You hand out biscuits.
Last night, the fire alarm went off ten seconds into the symphony orchestra’s beautiful performance of the Intermezzo from “Cavalleria Rusticana”, and everyone—the audience, performers, and conductors—was ushered into the cold. I had a box of these biscuits in my bag, which I took out for my sister, and before I knew it, girls were converging on me for snacks. I wasn’t sure if I wanted to share these biscuits on the blog, but they seemed pretty popular and the girls loved it, so here we are.
What makes a good biscuit? What qualifies as a biscuit? I’m not sure, but according to Wikipedia, biscuit is “a term used for a variety of baked, commonly flour-based food products.” While British biscuits are cookie-like (think digestive biscuits, yum), American biscuits somewhat resemble British scones without the sugar, and are usually flaky, fluffy, tender, and easy to pull apart.
Well, these biscuits are… neither. They’re not crisp biscuits, nor are they the super fluffy kind. The outsides are crunchy, the way scones are supposed to be, and the insides are the perfect in-between of fluffy and chewy. I would call these biscuits ‘almost scones’—‘almost scones’ because they were supposed to be beautiful, towering British scones, but they failed to rise, and the texture is more similar to that of the triangular scones seen in North America. Still, they were delicious: despite having zero butter in them, these biscuits taste and feel buttery, and are subtly sweet, thanks to a wee bit of coconut sugar and the vanilla roasted figs. The coarse almond meal and the spelt flour give the biscuit a wholesome taste and texture, making it a great snack to tide you over until dinner time. I devoured these with a generous slather of jam and a big cup of tea, and had to force myself to stop eating them so I would be hungry enough for dinner.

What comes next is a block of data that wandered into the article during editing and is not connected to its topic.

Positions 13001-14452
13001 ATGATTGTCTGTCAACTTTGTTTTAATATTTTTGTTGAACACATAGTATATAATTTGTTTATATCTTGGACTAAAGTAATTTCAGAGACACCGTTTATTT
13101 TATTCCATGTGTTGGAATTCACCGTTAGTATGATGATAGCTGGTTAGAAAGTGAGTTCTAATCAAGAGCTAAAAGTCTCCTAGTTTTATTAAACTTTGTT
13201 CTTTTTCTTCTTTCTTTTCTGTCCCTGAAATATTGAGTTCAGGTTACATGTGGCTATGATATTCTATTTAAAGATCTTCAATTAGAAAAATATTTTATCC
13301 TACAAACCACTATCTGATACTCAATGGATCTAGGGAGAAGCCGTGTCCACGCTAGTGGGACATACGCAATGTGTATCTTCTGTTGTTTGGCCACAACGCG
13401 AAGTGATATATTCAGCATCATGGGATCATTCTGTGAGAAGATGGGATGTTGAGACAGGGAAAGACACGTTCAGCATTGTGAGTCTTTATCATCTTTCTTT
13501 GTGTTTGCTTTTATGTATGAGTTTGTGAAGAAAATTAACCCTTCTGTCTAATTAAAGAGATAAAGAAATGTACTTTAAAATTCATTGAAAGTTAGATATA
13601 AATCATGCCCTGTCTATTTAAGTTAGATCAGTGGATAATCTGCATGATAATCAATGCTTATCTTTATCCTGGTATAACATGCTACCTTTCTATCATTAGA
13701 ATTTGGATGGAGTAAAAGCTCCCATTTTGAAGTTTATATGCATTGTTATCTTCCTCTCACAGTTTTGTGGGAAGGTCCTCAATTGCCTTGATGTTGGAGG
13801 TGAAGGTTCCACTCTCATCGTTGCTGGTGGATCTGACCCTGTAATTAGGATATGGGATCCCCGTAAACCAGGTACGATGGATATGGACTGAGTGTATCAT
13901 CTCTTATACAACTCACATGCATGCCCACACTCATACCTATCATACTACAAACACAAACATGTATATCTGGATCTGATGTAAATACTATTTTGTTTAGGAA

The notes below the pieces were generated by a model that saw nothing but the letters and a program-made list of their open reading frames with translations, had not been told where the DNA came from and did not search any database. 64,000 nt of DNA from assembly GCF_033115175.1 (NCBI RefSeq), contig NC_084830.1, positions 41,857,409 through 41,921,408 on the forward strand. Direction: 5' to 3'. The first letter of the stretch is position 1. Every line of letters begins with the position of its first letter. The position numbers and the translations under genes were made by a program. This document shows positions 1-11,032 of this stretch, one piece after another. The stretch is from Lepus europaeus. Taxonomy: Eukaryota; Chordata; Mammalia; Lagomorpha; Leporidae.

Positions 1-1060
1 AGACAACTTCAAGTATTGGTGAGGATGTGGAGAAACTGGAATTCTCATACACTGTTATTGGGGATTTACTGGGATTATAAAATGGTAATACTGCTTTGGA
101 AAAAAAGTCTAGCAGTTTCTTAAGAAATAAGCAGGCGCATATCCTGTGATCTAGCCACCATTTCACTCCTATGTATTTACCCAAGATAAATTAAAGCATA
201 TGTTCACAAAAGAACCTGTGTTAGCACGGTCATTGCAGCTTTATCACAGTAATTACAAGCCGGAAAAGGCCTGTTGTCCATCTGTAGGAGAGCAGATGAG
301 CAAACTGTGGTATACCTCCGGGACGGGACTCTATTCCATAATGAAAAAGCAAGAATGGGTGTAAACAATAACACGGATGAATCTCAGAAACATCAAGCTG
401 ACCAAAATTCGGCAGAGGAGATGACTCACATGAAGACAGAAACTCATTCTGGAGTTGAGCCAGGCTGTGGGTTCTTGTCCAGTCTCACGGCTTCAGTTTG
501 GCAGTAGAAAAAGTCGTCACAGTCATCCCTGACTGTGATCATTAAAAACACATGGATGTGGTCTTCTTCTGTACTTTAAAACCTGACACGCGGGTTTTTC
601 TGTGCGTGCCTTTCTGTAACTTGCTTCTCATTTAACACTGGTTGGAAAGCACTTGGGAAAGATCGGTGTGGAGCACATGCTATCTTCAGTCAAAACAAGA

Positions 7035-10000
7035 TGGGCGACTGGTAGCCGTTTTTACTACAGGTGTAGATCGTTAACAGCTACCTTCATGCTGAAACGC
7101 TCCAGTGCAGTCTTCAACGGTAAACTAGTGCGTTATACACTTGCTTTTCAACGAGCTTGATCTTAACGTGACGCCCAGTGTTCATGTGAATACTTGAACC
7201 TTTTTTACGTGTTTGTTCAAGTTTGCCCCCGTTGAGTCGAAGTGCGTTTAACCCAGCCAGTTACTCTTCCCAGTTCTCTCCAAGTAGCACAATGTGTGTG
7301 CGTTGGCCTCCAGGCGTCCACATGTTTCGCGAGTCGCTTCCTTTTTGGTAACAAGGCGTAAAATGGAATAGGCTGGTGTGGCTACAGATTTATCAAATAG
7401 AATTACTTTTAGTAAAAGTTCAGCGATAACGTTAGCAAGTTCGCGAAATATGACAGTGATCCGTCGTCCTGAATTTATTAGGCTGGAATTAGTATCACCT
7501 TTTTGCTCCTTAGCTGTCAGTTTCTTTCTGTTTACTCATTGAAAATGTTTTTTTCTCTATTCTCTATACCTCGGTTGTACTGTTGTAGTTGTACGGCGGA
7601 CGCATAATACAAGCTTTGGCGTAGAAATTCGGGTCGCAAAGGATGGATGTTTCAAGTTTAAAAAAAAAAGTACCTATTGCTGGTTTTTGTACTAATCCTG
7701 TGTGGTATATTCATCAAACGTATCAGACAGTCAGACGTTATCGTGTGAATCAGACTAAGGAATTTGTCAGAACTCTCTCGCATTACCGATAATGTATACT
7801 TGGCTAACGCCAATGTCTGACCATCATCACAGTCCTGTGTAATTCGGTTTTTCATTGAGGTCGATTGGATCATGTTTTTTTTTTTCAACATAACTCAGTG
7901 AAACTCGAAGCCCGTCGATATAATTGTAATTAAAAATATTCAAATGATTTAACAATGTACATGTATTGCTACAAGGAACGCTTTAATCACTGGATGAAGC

I hope you make them… even if they aren’t what you’d normally think of as a scone or biscuit :)
THE ALMOST SCONE: VANILLA ROASTED FIG BISCUITS
Yields 15+ biscuits.
- 2 cups all-purpose flour
- 1 cup spelt flour
- 1 cup almonds
- 1 almost-there cup of almond milk (225ml, a little less than a cup)
- 1/2 cup coconut oil + 2 tablespoons for roasting figs
- 1/4 cup coconut sugar
- 4-5 figs
- 3 tablespoons baking powder
- 3-4 tablespoons maple syrup, honey, or agave syrsup
- 2 flax eggs (1 flax egg = 1 tablespoon ground flax + 3 tablespoons water)
- 2 teaspoons pure vanilla extract
- 1 1/2 teaspoons salt
1. Preheat the oven to 205ºC/400ºF.
2. Slice the figs into wedges, and place in a bowl. Toss the figs with your liquid sweetener of choice, 2 tablespoons coconut oil, and 1 teaspoon of the vanilla extract.
3. Roast for 15-20 minutes, until the figs have softened and caramelized. Once the figs are done roasting, allow them to cool and reserve the cooking liquid, and increase the oven temperature to 210ºC/415ºF for the biscuits.
4. While the figs are roasting, prepare the biscuit batter.
5. Make the coarse almond meal by quickly pulsing the almonds in a food processor. They should be almost finely ground, with bits of almond still in it. Add the flours, coconut sugar, baking powder, and salt. Pulse again.
6. Add the coconut oil in knobs and blend until the mixture is slightly crumbly. Use a spatula to scrape the sides, and blend again.
7. Remove the mixture from the food processor and place in the bowl of a stand mixer. Use your hands or a fork to continue incorporating the coconut oil into the dry mixture.
8. Mix the almond milk and flax eggs together. Remove two tablespoons, mix together with the cooking liquid from the figs, and set aside.
9. Pour the almond milk, flax eggs, vanilla extract, and figs into the dry mixture and mix until just incorporated. The batter should be on the stickier side.
10. Flour a large surface area. Pour the batter onto the surface, and with a rolling pin, roll until 1/2 an inch thick.
11. Using a round cookie cutter, press into the batter. Lift the cookie cutter up (no wiggling!) and repeat until all the dough has been cut. Brush the almond milk, flax egg, and fig cooking liquid mixture onto the biscuits. Repeat with the leftover dough from cutting the first round of biscuits. Place the cut biscuits onto a greased baking tray and bake for 10-15 minutes.
Wishing you much love and happy kitchen adventures,